My husband and I divide our financial chores at home, but new research from the Journal of Consumer Research suggests that’s not a good thing.
When one spouse doesn’t know what the other is doing with bank accounts, insurance and retirement plans, it can cause problems down the line, the researchers note.
“People pay attention to what they need to know, when they need to know it,” study co-author Adrian Ward said in a news release.
That approach can work for a little while – at least as long as both partners are around. But it can have devastating consequences if one partner is lost to death or divorce.
What we don’t know can hurt us
If something were to happen to my husband, I’d be lost without him – not just personally, but also financially.
For example, I know we have a life insurance policy, but I don’t know where it’s from, or even how much it’s worth.
With retirement documents, my eyes glaze over, so I often ignore them.
What is our investment strategy? I don’t know, and I am uncertain whether we’ve made the best choices with the few stocks we own.
If I had to meet with a financial adviser, my knowledge of investing is so embarrassingly low I’d have a hard time assessing whether any of her advice was sound.
How we divide our chores (household and financial)
For as long as we’ve been married, my husband and I have mostly split up our household chores based on who has more time for certain tasks, and who’s better at completing them.
Since I work from home and have a more flexible schedule, I do most of the cooking, while my husband – a neatnik who, unlike me, actually cares about dishes piling up in the sink – does much of the cleaning.
We follow the same approach for our financial responsibilities: I have a lot of experience researching financial products and topics, so I’m usually the one who takes the time to answer big financial questions that we’re pondering or scope out loans or other products we’re thinking about opening.
But since I’m terrible at keeping track of paperwork and tend to zone out when dealing with financial topics I find boring, I usually leave those details to my husband.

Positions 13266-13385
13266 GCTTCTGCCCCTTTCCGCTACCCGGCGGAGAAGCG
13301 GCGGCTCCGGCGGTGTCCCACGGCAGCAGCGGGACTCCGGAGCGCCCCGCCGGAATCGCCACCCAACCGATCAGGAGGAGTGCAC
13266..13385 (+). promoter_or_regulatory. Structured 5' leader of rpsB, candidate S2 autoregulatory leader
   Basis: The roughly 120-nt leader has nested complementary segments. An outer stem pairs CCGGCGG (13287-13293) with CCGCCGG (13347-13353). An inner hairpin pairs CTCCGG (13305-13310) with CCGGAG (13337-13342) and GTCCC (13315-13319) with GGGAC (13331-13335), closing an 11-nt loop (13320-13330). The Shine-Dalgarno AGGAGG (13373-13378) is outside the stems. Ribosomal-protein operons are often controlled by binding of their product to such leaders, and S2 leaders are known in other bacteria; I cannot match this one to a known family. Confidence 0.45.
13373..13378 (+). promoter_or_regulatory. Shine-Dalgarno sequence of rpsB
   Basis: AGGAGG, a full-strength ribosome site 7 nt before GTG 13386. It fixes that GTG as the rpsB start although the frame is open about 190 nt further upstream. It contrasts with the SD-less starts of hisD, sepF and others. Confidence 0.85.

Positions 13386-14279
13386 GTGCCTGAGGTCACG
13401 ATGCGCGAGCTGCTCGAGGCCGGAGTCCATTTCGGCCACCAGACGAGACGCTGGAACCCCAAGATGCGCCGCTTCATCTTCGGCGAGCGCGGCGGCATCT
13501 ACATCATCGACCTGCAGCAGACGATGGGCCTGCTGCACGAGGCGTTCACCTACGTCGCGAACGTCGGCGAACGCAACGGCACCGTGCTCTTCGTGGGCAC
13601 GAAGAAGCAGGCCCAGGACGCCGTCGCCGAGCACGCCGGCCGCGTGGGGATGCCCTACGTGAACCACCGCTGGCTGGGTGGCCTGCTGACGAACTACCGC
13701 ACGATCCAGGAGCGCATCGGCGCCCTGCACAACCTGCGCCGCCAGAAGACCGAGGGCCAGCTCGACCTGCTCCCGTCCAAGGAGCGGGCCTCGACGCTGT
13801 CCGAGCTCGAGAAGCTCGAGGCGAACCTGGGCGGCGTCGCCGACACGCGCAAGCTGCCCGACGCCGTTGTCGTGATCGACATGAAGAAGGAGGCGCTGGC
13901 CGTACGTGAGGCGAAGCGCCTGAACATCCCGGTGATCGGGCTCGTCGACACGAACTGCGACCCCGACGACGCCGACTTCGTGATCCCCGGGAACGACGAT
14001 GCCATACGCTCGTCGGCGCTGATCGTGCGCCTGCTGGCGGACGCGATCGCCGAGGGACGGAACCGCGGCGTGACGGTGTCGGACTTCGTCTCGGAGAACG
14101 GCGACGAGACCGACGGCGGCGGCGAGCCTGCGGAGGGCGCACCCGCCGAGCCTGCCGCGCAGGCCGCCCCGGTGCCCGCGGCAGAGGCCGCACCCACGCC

He doesn’t mind keeping track of the finer points of our financial life – such as what’s actually in our retirement portfolios and when our semi-annual insurance payments are due.
He’s also more organized and reliable with paperwork and so handles most of the financial mail we receive.
The pluses of divide and conquer
This sharing of responsibilities has worked well for us and has kept our financial life running relatively smoothly.
Before marrying my husband, I used to routinely lose bills and other financial paperwork. And in the rare instances where I do take the lead on handling an important financial task, I frequently botch it by procrastinating or forgetting about it completely.
But as my husband and I settle into our household roles and our routines turn into lifelong habits, I’ve started to wonder about whether I’m making a mistake delegating so much of my financial life to someone else.
Many couples split their chores in a similar way. Some couples will even designate one partner as the financially responsible one and have him or her handle 100 percent of the family finances, without any input from the other partner.
Since it cuts down on the number of discussions that need to be had, such an arrangement can help busy couples save valuable time.
When my husband and I split responsibilities, for example, we tend to have more downtime overall. It may even lead to fewer disagreements since partners have fewer opportunities to squabble over how to handle money.
The minuses of not sharing financial information
As researchers for the Journal of Consumer Research study point out, though, people whose partners handle all or most of the family’s financial affairs often wind up reaching old age with a limited grasp of their finances.
Spouses who take a financial backseat in the relationship have a hard time making financial decisions and identifying their best options, the study authors wrote. They also tend to backslide in financial knowledge as they get older, making it even harder for them to catch up once they’re on their own.
As for me, I’ve always been confident I’d be able to bounce back financially if I I was suddenly on my own. But by ignoring certain financial details now, I’m making things unnecessarily difficult for my future self.
Maybe instead of dividing and conquering our financial issues, my husband and I should collaborate a bit more. That way we’ll each know a bit more of what the other is doing. That could help us both out down the road.
See related: Couples sharing finances? There are apps for that, 3 ways couples who live together can protect their finances